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10 ways loneliness can affect your health — physically and mentally

INSIDER Logo By Sarah Schmalbruch of INSIDER | Slide 1 of 11:  There are plenty of obvious ways in which your lifestyle affects your physical and mental health. For instance, there are "healthy" eating habits that actually aren't so healthy, and there's the age-old question of whether or not you're getting enough sleep. But there's a less obvious aspect of your lifestyle that might be impacting your health: loneliness. INSIDER spoke to two experts about loneliness: Dr. Julianne Holt-Lunstad, a professor of psychology and neuroscience at Brigham Young University, and Dr. Nancy Donovan, a psychiatrist who specializes in geriatrics and neurology at Boston's Brigham and Women's Hospital. Both have studied the effects of loneliness extensively and have conducted studies on the subject. Before delving into the adverse health effects that can be brought on by loneliness, it's critical to understand the definition of that term. Both Donovan and Holt-Lunstad said there are two different types of loneliness: subjective and objective. Objective loneliness refers to the physical state of being alone or socially isolated. Subjective loneliness, on the other hand, refers to the feeling of being alone - even if you're not actually alone. It's an emotional rather than physical state. "It's that subjective, distressing feeling of that discrepancy between one's desired and actual level of social connection," Holt-Lunstad said. The studies mentioned below show that there are risks associated with both kinds of loneliness.

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There are plenty of obvious ways in which your lifestyle affects your physical and mental health.

For instance, there are "healthy" eating habits that actually aren't so healthy, and there's the age-old question of whether or not you're getting enough sleep.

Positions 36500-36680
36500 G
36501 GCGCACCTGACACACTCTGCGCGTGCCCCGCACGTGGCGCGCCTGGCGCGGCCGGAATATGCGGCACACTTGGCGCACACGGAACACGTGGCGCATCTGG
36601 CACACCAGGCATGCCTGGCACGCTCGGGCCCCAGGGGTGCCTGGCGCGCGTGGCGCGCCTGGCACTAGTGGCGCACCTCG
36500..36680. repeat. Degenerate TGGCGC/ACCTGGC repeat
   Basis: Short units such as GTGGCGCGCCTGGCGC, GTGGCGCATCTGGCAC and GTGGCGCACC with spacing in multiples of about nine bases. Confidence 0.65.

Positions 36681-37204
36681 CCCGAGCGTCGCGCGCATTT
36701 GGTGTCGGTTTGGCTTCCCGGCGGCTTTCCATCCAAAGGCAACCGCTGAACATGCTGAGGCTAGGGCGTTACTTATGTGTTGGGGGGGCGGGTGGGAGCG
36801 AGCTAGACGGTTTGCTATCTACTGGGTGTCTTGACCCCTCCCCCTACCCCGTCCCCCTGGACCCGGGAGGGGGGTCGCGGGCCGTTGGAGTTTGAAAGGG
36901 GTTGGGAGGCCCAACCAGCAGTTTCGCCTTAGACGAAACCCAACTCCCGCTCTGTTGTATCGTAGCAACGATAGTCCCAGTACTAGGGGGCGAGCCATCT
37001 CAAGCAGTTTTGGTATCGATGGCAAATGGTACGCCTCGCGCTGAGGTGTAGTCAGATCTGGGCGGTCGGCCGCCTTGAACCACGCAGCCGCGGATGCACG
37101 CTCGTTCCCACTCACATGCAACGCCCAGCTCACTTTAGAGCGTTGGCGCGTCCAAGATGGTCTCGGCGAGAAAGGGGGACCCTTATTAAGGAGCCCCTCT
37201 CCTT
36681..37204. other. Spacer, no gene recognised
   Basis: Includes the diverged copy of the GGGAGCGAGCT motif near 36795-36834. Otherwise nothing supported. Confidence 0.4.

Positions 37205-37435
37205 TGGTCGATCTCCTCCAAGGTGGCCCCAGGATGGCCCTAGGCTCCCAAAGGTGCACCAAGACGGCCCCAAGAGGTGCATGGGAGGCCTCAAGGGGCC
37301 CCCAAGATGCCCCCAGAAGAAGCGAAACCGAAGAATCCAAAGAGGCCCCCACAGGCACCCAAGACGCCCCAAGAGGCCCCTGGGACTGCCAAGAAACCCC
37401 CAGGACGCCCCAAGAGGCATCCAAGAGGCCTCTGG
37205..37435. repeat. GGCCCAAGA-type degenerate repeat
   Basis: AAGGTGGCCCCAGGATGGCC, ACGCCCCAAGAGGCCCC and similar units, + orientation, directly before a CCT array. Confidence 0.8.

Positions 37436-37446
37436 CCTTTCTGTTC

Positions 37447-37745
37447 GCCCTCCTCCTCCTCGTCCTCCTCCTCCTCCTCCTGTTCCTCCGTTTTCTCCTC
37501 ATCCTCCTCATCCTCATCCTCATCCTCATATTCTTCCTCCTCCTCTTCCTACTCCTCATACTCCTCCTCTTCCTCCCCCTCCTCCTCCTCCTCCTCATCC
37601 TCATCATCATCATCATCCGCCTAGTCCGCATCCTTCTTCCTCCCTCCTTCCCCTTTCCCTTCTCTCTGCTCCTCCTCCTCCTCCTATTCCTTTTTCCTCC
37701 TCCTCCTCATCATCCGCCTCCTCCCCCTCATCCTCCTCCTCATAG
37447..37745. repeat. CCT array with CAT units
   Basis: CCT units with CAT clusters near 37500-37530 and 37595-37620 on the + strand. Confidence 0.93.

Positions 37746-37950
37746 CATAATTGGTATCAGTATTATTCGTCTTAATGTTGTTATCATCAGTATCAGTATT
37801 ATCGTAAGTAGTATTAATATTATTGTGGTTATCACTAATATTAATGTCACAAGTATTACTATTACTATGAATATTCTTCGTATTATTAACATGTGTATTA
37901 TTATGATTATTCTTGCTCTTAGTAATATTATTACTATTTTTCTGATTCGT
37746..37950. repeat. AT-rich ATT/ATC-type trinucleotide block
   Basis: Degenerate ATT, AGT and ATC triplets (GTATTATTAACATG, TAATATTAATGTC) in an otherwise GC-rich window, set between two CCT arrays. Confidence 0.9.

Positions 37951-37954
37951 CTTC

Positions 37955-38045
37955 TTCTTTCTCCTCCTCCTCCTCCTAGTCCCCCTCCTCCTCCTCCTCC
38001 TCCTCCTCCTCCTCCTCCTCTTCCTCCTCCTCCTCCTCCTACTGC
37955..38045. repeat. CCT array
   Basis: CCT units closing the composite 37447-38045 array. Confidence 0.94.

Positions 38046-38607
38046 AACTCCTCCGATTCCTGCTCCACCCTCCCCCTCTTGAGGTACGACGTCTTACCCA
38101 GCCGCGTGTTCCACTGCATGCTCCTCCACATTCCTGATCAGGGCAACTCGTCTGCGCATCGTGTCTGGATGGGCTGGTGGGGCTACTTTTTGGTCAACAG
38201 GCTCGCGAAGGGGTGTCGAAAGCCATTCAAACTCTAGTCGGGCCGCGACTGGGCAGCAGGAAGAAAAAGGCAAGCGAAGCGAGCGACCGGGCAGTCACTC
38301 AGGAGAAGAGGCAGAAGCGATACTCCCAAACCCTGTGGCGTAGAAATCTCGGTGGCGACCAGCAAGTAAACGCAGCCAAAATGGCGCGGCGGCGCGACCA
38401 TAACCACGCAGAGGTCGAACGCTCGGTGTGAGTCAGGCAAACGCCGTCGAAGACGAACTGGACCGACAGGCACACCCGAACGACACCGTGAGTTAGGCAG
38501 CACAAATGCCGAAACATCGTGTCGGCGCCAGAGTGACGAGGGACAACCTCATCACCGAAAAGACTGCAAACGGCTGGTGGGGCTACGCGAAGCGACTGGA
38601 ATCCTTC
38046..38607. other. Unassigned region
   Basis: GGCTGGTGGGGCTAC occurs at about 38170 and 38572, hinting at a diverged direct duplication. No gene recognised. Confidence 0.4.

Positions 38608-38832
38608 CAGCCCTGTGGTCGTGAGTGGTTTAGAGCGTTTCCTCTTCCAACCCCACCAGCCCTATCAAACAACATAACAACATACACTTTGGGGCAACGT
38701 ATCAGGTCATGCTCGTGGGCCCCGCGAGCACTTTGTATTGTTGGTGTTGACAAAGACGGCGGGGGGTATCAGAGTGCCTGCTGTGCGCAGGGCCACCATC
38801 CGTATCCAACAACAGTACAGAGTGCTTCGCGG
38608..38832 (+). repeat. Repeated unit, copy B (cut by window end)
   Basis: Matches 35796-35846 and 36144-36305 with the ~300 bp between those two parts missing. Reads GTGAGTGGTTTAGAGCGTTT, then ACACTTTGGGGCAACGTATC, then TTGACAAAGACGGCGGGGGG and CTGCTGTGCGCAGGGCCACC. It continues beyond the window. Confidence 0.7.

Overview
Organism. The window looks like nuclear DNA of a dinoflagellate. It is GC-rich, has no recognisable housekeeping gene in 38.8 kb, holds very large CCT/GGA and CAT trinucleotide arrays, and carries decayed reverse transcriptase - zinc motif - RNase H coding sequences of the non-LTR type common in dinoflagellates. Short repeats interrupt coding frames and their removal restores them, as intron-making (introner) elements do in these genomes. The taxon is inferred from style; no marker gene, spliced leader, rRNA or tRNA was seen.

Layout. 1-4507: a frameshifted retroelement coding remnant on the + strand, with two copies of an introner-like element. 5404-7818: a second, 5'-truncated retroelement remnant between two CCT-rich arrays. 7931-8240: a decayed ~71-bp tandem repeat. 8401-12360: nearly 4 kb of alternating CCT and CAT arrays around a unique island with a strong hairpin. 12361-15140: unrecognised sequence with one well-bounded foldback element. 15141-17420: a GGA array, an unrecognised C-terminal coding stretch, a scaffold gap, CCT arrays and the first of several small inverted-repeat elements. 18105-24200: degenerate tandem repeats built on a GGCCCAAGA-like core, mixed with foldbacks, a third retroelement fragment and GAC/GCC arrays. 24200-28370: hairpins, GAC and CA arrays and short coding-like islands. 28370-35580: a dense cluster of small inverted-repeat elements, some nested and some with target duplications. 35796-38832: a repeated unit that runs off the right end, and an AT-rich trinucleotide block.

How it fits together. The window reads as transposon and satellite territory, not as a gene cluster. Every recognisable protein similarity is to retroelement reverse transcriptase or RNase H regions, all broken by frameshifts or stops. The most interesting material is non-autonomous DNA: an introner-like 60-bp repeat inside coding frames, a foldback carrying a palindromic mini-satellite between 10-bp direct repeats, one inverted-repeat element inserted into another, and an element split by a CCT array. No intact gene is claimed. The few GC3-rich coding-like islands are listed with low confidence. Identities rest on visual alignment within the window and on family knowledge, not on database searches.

But there's a less obvious aspect of your lifestyle that might be impacting your health: loneliness.

INSIDER spoke to two experts about loneliness: Dr. Julianne Holt-Lunstad, a professor of psychology and neuroscience at Brigham Young University, and Dr. Nancy Donovan, a psychiatrist who specializes in geriatrics and neurology at Boston's Brigham and Women's Hospital. Both have studied the effects of loneliness extensively and have conducted studies on the subject.

Before delving into the adverse health effects that can be brought on by loneliness, it's critical to understand the definition of that term. Both Donovan and Holt-Lunstad said there are two different types of loneliness: subjective and objective. Objective loneliness refers to the physical state of being alone or socially isolated. Subjective loneliness, on the other hand, refers to the feeling of being alone - even if you're not actually alone. It's an emotional rather than physical state.

"It's that subjective, distressing feeling of that discrepancy between one's desired and actual level of social connection," Holt-Lunstad said.

The studies mentioned below show that there are risks associated with both kinds of loneliness.

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